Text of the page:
Cookbook review: Recipes and stories from today’s Palestinian table

Falastin: A Cookbook by Sami Tamimi and Tara Wigley (Ten Speed Press, $35).
Falastin: A Cookbook by Sami Tamimi and Tara Wigley (Ten Speed Press, $35).

Food and politics are intrinsically intertwined throughout the world, including a small piece of land at the easternmost corner of the Mediterranean Sea that is home to both Palestinians and Israelis.

Given the realities of a daily life complicated by checkpoints and a separation wall, and where scents of tear gas often overpower the smell of fresh za’atar leaves, it’s easy to see how a friendly conversation about falafel-making or baklava-baking could suddenly take an uncomfortable turn.

Sami Tamimi and Tara Wigley were prepared for those encounters as they traveled the country’s diverse and complicated regions, collecting stories of the food and people who call themselves “Falastinians” (there’s no hard P sound in Arabic, but there is a soft F) for their stunning collaboration: “Falastin: A Cookbook” (Ten Speed Press, $35).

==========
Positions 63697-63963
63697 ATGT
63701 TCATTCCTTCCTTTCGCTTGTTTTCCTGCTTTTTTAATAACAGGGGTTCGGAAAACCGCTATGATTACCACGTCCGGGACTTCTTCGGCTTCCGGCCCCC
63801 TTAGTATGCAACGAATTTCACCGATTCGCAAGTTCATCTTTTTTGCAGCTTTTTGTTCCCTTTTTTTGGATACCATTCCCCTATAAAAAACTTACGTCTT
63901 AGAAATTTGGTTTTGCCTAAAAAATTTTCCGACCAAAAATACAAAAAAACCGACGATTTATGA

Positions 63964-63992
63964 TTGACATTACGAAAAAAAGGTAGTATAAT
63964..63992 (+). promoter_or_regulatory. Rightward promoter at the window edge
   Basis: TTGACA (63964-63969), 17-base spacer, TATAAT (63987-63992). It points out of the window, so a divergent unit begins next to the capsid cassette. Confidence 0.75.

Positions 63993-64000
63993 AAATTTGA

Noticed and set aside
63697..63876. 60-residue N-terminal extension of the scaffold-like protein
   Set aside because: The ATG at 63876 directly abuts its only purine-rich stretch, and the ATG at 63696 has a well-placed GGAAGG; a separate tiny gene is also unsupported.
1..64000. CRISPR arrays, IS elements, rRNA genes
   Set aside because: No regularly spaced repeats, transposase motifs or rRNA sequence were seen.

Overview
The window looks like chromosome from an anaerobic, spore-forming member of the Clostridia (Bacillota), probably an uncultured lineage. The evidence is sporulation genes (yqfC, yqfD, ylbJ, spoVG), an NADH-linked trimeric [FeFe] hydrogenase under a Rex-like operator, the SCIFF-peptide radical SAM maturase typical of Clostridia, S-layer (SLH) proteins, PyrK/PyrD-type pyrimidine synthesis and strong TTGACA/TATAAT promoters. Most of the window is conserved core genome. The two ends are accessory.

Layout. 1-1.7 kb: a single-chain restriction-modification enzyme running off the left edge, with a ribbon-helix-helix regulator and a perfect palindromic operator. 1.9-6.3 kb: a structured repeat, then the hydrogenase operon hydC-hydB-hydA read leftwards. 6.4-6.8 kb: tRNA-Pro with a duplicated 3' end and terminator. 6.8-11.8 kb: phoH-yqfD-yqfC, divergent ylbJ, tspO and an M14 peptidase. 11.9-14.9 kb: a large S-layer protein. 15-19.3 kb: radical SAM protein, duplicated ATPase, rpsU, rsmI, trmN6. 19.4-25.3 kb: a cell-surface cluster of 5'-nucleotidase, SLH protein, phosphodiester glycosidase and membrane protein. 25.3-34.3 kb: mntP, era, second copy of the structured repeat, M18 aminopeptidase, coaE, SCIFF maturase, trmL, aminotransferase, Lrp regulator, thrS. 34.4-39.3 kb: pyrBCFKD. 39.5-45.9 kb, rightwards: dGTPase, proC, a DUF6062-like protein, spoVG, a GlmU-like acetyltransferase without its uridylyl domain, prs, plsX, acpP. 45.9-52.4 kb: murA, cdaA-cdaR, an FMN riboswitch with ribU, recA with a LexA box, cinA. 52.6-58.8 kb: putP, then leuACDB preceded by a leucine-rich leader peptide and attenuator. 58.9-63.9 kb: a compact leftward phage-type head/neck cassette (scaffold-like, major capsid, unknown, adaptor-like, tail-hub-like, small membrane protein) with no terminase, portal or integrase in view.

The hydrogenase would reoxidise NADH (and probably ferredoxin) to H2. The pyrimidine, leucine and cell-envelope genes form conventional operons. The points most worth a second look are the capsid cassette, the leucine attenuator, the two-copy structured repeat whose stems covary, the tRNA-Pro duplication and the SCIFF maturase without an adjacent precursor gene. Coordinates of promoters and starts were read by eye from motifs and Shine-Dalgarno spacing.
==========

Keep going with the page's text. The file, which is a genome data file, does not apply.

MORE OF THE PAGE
Tamimi is the Palestinian chef of the famed Ottolenghi restaurants in London, which he started with the Jewish chef Yotam Ottolenghi. Both chefs were born in Jerusalem, and they've co-authored several best-selling cookbooks together. Wigley worked in publishing before going to cooking school in Ireland and then becoming Ottolenghi's longtime recipe tester and writing collaborator.

With Tamimi focused on the cooking and Wigley on the storytelling, the authors aimed to tell not one story of Palestine, but many stories, from multiple perspectives, through both the recipes and profiles of refugee camp cooks, chefs, tahini makers, agriculturists and others. Scenes of hardscrabble countrysides and weathered storefronts contrast photographed recipes such as Lemon Chicken with Za’atar; Eggplant, Chickpea, and Tomato Bake (get the recipe at ajc.com/cookbooks); and Labneh Cheesecake with Roasted Apricots, Honey, and Cardamom.